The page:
The special study says that these are fundamentally similar in purpose and function but substantially dissimilar in mechanics and practices.

In the exchange markets, there is a physical congregation of buyers and sellers represented by brokers on the floor of the exchangers and actually at physical locations within the exchanges.

There is continuous auction trading with buying and selling and the price fluctuating according to supply and demand.

Trades are executed quickly often and within minutes of the time the order is given.

The market could function solely as a nexus for matching public orders to buy and sell although there are dealers on the market they handle odd lots and perform various other functions.

The over the counter markets in contrast have no physical place of congregation.

The special study says that such markets exists only as and to the extent that dealers elect to make them by standing ready to buy and sell for their own accounts.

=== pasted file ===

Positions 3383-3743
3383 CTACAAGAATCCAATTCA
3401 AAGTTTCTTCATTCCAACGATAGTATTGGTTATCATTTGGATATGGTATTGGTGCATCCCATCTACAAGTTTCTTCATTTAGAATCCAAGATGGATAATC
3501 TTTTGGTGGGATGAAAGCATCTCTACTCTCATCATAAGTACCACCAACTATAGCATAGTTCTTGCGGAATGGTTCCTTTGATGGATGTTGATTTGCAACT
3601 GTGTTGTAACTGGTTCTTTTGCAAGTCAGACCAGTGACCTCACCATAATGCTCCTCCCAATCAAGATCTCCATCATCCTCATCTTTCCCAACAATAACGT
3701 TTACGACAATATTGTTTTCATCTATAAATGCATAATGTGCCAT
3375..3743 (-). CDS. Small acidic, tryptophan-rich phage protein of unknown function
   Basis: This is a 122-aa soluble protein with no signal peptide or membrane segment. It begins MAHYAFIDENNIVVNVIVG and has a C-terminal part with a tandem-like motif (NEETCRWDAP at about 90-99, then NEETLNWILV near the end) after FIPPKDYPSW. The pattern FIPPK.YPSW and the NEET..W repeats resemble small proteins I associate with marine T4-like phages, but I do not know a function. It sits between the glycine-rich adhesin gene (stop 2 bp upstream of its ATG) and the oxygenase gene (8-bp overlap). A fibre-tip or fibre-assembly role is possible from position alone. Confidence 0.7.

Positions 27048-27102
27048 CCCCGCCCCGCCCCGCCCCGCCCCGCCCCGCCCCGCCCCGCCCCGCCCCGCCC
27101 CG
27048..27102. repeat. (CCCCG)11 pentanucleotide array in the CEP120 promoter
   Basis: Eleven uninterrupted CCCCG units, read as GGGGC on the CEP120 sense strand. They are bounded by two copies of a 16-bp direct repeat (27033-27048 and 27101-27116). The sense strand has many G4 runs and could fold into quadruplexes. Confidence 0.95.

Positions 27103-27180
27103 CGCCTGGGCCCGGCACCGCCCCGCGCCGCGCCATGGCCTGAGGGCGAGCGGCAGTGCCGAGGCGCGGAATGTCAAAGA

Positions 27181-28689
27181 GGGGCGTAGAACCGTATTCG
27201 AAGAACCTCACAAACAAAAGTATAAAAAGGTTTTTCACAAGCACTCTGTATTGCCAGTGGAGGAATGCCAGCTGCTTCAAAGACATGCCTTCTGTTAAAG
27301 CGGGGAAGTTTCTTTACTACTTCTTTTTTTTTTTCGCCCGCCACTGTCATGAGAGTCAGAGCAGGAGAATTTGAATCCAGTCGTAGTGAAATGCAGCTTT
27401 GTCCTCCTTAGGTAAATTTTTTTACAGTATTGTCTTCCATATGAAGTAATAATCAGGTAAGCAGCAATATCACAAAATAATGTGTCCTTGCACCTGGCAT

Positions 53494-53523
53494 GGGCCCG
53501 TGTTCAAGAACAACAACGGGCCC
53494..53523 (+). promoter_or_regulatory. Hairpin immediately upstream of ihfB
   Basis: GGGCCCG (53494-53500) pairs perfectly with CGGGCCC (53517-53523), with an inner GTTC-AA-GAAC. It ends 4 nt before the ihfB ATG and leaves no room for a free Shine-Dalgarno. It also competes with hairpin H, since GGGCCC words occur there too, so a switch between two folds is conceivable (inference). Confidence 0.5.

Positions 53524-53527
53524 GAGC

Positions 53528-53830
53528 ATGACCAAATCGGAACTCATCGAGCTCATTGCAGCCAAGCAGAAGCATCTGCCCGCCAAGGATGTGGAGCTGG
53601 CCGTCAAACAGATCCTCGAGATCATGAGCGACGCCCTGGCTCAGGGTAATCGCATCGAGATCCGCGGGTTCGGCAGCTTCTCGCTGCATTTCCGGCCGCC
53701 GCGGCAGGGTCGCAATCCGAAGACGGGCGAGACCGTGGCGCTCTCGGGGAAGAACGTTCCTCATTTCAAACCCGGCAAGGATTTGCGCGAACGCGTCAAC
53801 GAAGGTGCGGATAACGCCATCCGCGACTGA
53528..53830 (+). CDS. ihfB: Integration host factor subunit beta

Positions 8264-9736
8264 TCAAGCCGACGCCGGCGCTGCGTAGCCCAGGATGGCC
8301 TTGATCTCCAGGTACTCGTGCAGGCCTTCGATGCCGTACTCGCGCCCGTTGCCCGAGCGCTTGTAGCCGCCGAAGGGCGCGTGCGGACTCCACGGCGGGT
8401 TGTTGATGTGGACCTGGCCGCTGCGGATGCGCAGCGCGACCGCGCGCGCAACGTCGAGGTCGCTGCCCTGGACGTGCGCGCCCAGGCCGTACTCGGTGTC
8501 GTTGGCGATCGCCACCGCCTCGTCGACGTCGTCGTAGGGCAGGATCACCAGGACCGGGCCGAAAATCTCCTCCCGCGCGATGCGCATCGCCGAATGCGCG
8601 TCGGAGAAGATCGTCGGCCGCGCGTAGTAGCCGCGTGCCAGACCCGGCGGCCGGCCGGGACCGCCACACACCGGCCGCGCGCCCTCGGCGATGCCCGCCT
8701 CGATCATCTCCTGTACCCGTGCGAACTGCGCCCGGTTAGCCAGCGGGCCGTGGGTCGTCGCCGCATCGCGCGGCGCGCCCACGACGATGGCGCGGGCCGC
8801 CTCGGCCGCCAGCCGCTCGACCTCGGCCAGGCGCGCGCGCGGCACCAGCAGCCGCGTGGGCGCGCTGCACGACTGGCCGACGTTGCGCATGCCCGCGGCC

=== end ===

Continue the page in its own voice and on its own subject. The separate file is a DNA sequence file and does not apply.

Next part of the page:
These dealers are market makers and in the over the counter markets, there is no mechanism for matching public orders so that the market makers are the over the counter equivalent of the nexus between buyers and sellers provided by the exchange floor.

There is also something called the third market which consists of stocks listed on any exchange brought or sold over the counter.

This exists almost exclusively to serve the needs of very large institutional investors often trading tens of thousands of shares worth millions of dollars and occasionally these are brokered transactions because there’s enough involved so if they can go off and look for buyers or sellers to match the orders.

There is also been some discussion recently of a so-called electronic market resulting as Mr. Norton have said from recent developments of computer technology and electronic communication and it has made theoretically possible, the combination of the New York stock exchange, the regional subsidiary exchanges and possibly even of over the counter markets.